The World Health Organisation, American Academy of Pediatrics and the Australian government all agree muscle-strengthening physical activities are important for the health and well-being of young people. In fact, government guidelines explicitly recommend young people (aged five to 18 years) participate in muscle- and bone-strengthening activities at least three days a week.
These recommendations are based on a large body of evidence demonstrating the unique benefits of strength training. In a review of prior research, we found stronger kids have a healthier heart, lower body fat, stronger bones and higher self-esteem.
Importantly, the evidence seems to suggest the healthiest youngsters will be those who participate in a variety of activities, targeting not just the heart and lungs, but also the muscles, joints and bones.
So children and adolescents can and should “lift weights”, as long as it’s done properly. Experts recommend beginners start with body weight exercises and add weight only when they are competent at the movements. If using external weights, training should be supervised by a qualified instructor. Exercises should be matched to the age and experience level of the individual.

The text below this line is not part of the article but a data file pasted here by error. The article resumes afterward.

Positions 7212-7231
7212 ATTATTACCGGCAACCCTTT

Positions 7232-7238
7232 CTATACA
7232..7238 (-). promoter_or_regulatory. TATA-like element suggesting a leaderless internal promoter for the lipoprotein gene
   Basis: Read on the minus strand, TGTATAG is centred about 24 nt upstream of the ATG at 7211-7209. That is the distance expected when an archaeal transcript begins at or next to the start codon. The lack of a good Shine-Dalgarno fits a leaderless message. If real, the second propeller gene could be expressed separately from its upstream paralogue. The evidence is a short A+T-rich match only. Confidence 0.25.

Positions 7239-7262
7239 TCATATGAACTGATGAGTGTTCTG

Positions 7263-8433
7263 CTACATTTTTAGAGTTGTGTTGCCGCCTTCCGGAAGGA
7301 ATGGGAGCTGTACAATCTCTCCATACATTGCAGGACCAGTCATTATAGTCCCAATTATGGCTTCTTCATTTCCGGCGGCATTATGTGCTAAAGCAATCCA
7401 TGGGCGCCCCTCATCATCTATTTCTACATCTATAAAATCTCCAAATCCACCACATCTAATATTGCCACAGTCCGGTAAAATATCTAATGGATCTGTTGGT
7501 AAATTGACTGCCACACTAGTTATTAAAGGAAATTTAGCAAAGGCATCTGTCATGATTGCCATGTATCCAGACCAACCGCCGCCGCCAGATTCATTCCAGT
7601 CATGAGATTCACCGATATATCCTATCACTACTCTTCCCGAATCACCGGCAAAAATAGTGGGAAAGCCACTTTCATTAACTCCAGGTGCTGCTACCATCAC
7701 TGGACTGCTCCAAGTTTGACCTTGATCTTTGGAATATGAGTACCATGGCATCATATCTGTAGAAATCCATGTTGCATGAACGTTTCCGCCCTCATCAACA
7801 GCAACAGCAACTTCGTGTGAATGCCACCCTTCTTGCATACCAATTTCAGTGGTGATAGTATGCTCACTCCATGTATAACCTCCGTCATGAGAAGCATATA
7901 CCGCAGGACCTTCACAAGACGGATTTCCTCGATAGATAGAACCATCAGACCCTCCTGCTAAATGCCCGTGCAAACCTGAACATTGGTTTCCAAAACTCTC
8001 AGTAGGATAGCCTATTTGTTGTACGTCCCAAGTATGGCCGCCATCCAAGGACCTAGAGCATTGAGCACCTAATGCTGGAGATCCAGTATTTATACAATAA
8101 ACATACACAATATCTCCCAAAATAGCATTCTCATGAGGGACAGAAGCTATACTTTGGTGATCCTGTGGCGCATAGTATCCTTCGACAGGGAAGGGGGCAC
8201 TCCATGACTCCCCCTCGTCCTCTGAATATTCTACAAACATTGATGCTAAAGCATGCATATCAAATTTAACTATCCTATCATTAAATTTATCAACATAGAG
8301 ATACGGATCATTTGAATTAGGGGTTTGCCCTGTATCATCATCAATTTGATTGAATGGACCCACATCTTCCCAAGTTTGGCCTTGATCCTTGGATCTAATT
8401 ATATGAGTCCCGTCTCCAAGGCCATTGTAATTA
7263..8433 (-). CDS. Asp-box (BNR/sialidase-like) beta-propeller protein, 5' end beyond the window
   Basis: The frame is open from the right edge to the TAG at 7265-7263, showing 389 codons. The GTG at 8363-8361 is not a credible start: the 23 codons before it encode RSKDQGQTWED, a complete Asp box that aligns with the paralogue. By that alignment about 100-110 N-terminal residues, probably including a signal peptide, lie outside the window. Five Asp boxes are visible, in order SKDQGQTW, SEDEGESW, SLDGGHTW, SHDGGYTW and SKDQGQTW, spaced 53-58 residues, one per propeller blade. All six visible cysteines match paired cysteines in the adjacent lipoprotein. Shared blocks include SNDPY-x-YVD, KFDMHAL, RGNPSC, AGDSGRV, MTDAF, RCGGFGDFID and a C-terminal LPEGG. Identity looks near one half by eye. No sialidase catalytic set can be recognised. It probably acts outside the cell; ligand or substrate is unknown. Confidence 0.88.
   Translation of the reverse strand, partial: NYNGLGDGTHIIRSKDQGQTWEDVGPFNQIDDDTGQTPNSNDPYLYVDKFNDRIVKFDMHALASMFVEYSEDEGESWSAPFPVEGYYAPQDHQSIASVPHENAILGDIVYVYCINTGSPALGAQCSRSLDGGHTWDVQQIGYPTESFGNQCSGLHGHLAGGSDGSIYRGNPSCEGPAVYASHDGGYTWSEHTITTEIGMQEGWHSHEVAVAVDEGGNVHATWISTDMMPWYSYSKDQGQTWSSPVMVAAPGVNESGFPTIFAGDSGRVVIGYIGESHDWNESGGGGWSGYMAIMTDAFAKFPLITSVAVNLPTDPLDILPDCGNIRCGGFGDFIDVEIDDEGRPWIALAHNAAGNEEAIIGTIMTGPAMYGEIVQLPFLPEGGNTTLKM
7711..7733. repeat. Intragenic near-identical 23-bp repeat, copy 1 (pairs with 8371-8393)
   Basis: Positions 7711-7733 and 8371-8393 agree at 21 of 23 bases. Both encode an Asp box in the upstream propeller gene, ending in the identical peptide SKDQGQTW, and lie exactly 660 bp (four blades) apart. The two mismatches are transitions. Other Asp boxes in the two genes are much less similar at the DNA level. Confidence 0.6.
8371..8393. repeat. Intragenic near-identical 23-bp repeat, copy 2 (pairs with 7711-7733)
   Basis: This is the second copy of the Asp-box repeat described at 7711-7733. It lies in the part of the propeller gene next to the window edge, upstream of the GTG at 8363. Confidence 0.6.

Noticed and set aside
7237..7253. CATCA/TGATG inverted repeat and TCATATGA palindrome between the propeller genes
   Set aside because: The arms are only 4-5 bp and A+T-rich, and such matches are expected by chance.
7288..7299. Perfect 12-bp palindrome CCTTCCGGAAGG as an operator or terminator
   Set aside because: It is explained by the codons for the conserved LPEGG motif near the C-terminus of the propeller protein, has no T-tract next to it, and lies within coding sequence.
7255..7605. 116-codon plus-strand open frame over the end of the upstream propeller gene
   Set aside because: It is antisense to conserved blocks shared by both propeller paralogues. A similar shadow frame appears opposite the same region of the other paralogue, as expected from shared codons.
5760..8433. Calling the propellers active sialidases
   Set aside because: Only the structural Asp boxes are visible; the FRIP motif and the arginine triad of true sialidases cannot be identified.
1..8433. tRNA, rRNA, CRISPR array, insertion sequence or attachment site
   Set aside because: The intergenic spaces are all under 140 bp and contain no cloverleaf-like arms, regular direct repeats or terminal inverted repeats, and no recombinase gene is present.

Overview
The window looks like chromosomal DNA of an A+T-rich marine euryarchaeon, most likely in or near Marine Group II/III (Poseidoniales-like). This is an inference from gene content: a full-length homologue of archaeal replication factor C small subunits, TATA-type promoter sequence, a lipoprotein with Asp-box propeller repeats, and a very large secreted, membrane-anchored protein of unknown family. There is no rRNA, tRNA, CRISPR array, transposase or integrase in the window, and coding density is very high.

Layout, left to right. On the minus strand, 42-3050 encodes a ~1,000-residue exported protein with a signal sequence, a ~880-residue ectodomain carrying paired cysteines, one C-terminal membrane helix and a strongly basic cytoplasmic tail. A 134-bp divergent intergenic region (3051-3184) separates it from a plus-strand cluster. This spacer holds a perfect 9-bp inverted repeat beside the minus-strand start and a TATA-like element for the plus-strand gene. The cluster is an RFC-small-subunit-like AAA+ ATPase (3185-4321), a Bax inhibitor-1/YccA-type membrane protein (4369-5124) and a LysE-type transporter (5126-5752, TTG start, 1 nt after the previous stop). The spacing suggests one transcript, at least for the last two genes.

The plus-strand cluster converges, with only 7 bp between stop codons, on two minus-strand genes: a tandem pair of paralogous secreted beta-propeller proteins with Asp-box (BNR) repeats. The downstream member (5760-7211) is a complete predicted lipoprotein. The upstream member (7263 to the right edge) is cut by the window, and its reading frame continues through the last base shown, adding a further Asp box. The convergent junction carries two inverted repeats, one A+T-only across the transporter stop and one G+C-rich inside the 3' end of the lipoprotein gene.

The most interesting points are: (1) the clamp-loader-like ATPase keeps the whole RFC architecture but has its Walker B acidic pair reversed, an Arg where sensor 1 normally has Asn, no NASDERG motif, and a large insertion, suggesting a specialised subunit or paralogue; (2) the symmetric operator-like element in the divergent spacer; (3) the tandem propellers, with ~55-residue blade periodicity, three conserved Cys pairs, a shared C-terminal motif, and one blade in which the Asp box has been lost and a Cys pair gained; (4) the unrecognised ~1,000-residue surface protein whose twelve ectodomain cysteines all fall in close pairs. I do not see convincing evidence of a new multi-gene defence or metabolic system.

Maximal lifts before reaching physical maturity (usually around 16 years) are still not recommended. The focus during childhood and early adolescence should be on developing movement skills and building strength endurance (the ability for muscles to work repeatedly). This will provide the right foundation for improving maximal strength in later years, when individuals have the competence, confidence and experience to perform the lifts safely.
Simple and effective body weight exercises young people can start with include push-ups, squats, lunges, planks (holding body horizontal to the ground, with weight resting on your hands/forearms and toes to strengthen the core), bear crawls (crawling on hands and feet to work out the whole body), mountain climbers (in plank position, bring one knee at a time up to your chest to strengthen core) and the superman (lie flat on stomach with arms extended overhead and lift arms and legs off the floor to strengthen lower back).